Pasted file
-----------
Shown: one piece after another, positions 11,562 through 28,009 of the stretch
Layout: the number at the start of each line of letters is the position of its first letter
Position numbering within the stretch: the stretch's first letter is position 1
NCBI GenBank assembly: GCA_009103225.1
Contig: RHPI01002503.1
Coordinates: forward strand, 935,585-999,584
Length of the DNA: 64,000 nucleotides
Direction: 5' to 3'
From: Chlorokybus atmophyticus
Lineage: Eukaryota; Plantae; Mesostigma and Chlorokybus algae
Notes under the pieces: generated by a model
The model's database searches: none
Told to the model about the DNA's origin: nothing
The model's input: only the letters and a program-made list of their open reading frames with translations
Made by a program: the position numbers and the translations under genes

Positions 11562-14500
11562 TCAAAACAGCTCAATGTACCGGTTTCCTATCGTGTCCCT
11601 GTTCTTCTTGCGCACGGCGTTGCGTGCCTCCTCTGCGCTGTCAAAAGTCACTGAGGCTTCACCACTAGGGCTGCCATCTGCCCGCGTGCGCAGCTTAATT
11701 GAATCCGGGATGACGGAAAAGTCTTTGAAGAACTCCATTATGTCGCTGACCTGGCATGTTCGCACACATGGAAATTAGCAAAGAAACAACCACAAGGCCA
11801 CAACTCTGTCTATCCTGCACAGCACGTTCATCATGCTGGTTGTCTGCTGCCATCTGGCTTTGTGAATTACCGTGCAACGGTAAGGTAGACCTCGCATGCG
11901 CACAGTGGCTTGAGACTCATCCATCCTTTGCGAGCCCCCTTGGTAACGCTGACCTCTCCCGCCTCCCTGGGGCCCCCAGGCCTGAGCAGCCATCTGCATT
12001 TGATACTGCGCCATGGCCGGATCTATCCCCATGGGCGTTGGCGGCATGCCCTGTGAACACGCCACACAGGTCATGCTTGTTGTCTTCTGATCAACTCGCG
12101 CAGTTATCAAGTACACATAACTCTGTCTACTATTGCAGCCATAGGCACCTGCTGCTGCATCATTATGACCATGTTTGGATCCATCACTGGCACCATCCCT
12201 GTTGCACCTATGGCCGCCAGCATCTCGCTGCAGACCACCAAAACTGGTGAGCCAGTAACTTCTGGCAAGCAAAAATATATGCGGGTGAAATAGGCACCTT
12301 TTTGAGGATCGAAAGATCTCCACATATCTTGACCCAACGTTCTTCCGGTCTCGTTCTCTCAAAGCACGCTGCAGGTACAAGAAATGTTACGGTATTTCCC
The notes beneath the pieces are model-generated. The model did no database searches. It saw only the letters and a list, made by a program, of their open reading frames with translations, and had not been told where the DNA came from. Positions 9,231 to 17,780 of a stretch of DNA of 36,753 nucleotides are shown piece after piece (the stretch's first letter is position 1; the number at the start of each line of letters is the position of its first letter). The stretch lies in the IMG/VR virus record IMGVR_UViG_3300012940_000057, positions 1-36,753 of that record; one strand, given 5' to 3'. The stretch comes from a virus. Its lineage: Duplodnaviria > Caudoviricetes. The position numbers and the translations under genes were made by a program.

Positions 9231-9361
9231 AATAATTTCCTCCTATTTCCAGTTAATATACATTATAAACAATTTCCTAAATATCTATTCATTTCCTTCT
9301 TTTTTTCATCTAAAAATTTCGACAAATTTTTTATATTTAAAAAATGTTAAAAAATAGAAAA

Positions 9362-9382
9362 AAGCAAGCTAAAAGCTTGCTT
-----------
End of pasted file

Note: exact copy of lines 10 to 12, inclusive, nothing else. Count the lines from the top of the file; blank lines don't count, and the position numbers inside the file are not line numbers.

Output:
Lineage: Eukaryota; Plantae; Mesostigma and Chlorokybus algae
Notes under the pieces: generated by a model
The model's database searches: none